Cast iron takes a while to heat up, but is incomparable for creating a gorgeous sear on meats, or anything really. It holds heat unbelievably well, and the heaviness of it ensures an even heating surface. It’s also great for transferring from stovetop to oven. The only caveat with cast iron is that the seasoning can be damaged by cooking high acid food in it, so cooks are often told to not cook anything with lemon, tomato or other high acid ingredients. That is overkill, in my humble opinion, a few tomatoes in a well-seasoned cast iron pan are not the end of the world, but do avoid simmering a marinara sauce all day.
Enameled cast iron: Excellent choice for your Dutch oven. It cooks just like cast iron, the enamel coating means it doesn’t need seasoning, and is immune to high acid foods. Just be careful to use wood or silicone spatulas to stir food in it, or you could damage the coating.
Copper: One of the fastest conductors of heat. Excellent choice for a sauce pot, especially if you do any candy making or like to dabble with very delicate sauces. Because it conducts heat quickly, it responds very quickly to heat adjustments, so you run less risk of curdling sauces or overshooting temperatures.
Non-stick: At the risk of sounding elitist…there’s mostly no point in buying non-stick pans. Used properly, stainless steel and cast iron both work as well as non-stick without the risk of chemicals. Crepes and eggs are two dishes that are frequently thought to require non-stick coatings, but a small, very well seasoned cast iron will do the trick even better. The New York Times also recently ran a blog article on choosing “green” non-stick cookware that does not rely on chemical coatings, worth checking out if you really want non-stick cookware. That being said, if you are determined to buy non-stick pans, there are some things to know. There is much debate about the toxicity of non-stick coatings, especially when exposed to high heat or accidentally ingested due to non-stick coatings peeling off the pan and flaking into food. In order to lessen the risk of inhaling or ingesting potentially toxic fumes or particles, follow these best practices when using non-stick cookware:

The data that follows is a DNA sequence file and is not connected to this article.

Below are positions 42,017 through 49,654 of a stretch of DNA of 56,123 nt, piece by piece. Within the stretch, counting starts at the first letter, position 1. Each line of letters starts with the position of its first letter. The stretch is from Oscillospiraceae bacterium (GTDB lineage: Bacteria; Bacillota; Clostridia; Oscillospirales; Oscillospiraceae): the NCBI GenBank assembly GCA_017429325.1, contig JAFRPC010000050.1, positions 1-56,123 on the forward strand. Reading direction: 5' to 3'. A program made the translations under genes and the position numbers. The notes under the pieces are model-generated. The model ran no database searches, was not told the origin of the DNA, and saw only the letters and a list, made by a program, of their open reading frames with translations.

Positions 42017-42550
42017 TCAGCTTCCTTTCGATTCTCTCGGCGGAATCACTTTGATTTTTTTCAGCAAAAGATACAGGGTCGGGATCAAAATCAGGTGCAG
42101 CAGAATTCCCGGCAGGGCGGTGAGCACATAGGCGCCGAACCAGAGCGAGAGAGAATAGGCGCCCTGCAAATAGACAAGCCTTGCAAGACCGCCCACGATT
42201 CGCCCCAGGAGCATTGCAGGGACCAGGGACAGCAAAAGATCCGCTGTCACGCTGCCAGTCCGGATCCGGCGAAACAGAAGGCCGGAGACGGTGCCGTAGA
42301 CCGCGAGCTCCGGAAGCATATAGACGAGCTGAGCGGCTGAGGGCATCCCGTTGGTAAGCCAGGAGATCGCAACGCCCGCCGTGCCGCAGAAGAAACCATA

- Look for brands that are “PFOA and PTFE Free”
- Use only on low to medium heat
- Never let the non-stick pan reach a smoking point
- Do not attempt to sear on non-stick
- Do not use metal utensils
- Throw away any non-stick pans on which the coating is flaking or damaged in any way
“Cooking is like love. It should be entered into with abandon or not at all.” — Harriet van Horne